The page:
“You can make the product yourselves here in Chicago,” the men said, “and we’ll independently distribute them for you, using our established networks, separate from the Todd business.”
“Isn’t that a conflict of interest, though?” young Herbert asked.
“Only if it’s a conflict of interest for Woolworth’s to sell different brands of candy bars,” they said—or probably something to that effect.
Basically, the two agents—Douglas F. Fesler and Winthrop O. Evans—were smart enough to know that the Hedman machine was the next big thing. And while they could have terminated their contract with the Todd Company and moved on, they elected instead to keep their old gig while secretly turning most of their attention to the new one. As if to celebrate their own audacity, Fesler and Evans also somehow got the Hedmans to call their new device the “F&E Check Writer,” named for two sales agents who were simultaneously on the payroll of a leading competitor.
Not surprisingly, this effed up situation eventually led to a lawsuit, as a furious G.W. Todd and his lawyers came after Hedman with accusations of patent infringement and unfair competition. Although the case of Todd Protectograph Co. vs. Hedman MFG Co. didn’t actually reach a district court until 1919, the trial saw Fesler and Evans brutally raked over the coals for their disloyalty.
“The testimony shows,” according to a synopsis in the Trademark Reporter, “that, while Fesler and Evans were important and trusted agents of plaintiff [Todd], they took up the Hedman machine (after first trying to sell it for a fair price to plaintiff), kept their connection with it a secret as long as possible, leased a building for manufacture and office purposes, and got as far along as possible to make and sell the device, meanwhile continuing in plaintiff’s service. While owing the utmost fealty to plaintiff, and making more than the usual number of sales of the Todd machine, they used what time they could to make all preparations for their own plans, and alienating some of the Todd agents. They apparently thought they owed plaintiff no duty beyond keeping up the normal amount of sales, and that while they were thus serving two masters they were free to conceal the situation. . .”
To make matters worse, Mr. F. and Mr. E. had also sold a large number of additional Todd machines (many of them in used condition) out of a fake Chicago storefront without the Todd Company’s knowledge—often falsely advertising the devices as brand new.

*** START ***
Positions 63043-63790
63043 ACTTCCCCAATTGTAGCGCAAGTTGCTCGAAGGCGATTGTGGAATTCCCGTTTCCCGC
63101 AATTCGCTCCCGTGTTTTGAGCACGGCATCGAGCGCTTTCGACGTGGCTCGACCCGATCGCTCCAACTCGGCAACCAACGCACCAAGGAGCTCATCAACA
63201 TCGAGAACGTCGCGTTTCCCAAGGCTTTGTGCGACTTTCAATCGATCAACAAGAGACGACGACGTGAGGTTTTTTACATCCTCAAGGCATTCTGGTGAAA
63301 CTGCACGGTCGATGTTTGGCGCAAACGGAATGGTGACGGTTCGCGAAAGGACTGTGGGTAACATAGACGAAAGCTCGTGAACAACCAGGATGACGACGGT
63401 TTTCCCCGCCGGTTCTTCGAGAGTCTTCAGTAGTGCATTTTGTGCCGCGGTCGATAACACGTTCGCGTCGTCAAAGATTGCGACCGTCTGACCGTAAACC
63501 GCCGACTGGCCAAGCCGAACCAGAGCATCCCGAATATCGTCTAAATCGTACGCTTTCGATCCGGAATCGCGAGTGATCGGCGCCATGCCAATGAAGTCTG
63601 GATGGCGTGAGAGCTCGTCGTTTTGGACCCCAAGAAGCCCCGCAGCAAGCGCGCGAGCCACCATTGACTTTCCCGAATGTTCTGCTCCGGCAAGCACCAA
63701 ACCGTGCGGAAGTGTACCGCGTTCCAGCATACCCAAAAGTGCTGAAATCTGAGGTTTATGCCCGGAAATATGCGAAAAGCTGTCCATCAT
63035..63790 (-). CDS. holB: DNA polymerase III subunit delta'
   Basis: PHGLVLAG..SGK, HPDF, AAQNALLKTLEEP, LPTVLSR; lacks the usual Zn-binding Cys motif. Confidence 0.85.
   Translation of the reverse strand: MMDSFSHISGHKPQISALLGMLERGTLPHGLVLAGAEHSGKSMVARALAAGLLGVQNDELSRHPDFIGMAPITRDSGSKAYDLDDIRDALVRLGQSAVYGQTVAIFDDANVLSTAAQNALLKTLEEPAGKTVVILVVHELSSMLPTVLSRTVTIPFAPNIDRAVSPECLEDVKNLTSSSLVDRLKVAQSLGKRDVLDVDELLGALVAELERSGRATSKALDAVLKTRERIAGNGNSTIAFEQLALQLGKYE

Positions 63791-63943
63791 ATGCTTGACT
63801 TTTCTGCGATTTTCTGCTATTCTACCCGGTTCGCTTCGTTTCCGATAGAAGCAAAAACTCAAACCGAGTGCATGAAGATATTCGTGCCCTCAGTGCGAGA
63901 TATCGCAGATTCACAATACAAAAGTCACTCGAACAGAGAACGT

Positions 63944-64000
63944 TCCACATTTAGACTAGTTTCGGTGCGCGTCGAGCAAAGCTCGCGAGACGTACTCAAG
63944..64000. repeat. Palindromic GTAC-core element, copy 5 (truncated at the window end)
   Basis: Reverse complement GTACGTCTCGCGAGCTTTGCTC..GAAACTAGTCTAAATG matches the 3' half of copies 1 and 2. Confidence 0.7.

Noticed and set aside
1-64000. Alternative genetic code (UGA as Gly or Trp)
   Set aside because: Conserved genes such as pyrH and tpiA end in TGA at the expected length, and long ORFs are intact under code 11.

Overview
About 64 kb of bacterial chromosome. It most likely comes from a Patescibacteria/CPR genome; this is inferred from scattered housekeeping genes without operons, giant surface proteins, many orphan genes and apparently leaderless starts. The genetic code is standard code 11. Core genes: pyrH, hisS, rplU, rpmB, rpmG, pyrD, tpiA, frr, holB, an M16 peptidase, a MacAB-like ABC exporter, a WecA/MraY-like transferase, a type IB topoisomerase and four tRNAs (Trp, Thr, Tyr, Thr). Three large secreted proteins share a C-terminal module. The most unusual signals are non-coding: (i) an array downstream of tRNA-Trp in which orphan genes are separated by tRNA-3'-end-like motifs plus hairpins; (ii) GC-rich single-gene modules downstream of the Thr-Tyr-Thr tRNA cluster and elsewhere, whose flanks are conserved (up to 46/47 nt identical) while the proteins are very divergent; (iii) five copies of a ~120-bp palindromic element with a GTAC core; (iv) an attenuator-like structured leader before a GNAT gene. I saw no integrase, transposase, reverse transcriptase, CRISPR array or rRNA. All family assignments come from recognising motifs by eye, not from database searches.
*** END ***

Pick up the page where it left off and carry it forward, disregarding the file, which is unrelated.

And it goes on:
[D.F. Fesler and W.O. Evans ran ads like this selling Protectographs from the “Check Writer Emporium” on Franklin St., a company and office that never existed]
The pile of evidence led to a judge’s decision in Todd’s favor, but a long drawn-out appeal by the Hedman MFG Co. took the case to a U.S. Circuit Court Judge, who found that the Todd Company was “likewise guilty of its own unfair trade practices,” therefore reversing the decision.
In some ways, the point was already moot. The F&E Check Writer had long since taken a giant bite out of Todd’s market share (with more than 300,000 sold by 1921), and as technology continued to evolve, both companies were scurrying to move on from the older patents anyway. The big winners, really, were Fesler and Evans, who escaped their deceit scott free, and were actually rewarded with larger roles on the board of the Hedman Company (Fesler joined the upper ranks of the Alemite Metals Co., as well). The F&E brand name was left similarly unscathed, and would go on to survive in the industry in various forms into the 21st century.
So, did Carl and Herbert Hedman knowingly form an unholy alliance with the F&E boys as part of a conspiracy to build their stock by simultaneously damaging a competitor’s? Or was the papa-and-son business merely along for the ride, putting their faith in two experienced agents without ever realizing the questionable ethical ramifications? Well, since nobody involved is still around to tell the tale, we’ll likely never know.
“There’s Safety in Numbers”
Fair or not, with Fesler and Evans in their corner, the Hedman MFG Co. managed to sell its check writer, along with a “signature protector” and some other related devices, to a Who’s Who of hot shot clients: Standard Oil, Coca Cola, Quaker Oats, B.F. Goodrich, U.S. Steel, and many departments of the U.S. Government. In advertisements, the company credited its machine’s success on seven points of distinction:
1 – The F&E writes Arabic Numerals—the “universal language”—as used on A.B.A. Travelers checks. More quickly and accurately read than words.
2 – Writing in figures, the F&E writes ANY amount in one line, preventing dangerous double line checks.
3 – The F&E Individual Imprint gives advertising value to your check and prevents successful forgery.
4 – The F&E is two to four times as fast as other machines—proved by actual test.
5 – The F&E registers the amount before writing, eliminating errors.
6 – Each F&E Check Writer is accompanied by a $10,000 policy issued by The Fidelity & Casualty Co. of New York (a $20,000,000 corporation), insuring you and your bank against loss through alteration of the amount, payee, date, or number, without requiring the use of special check paper.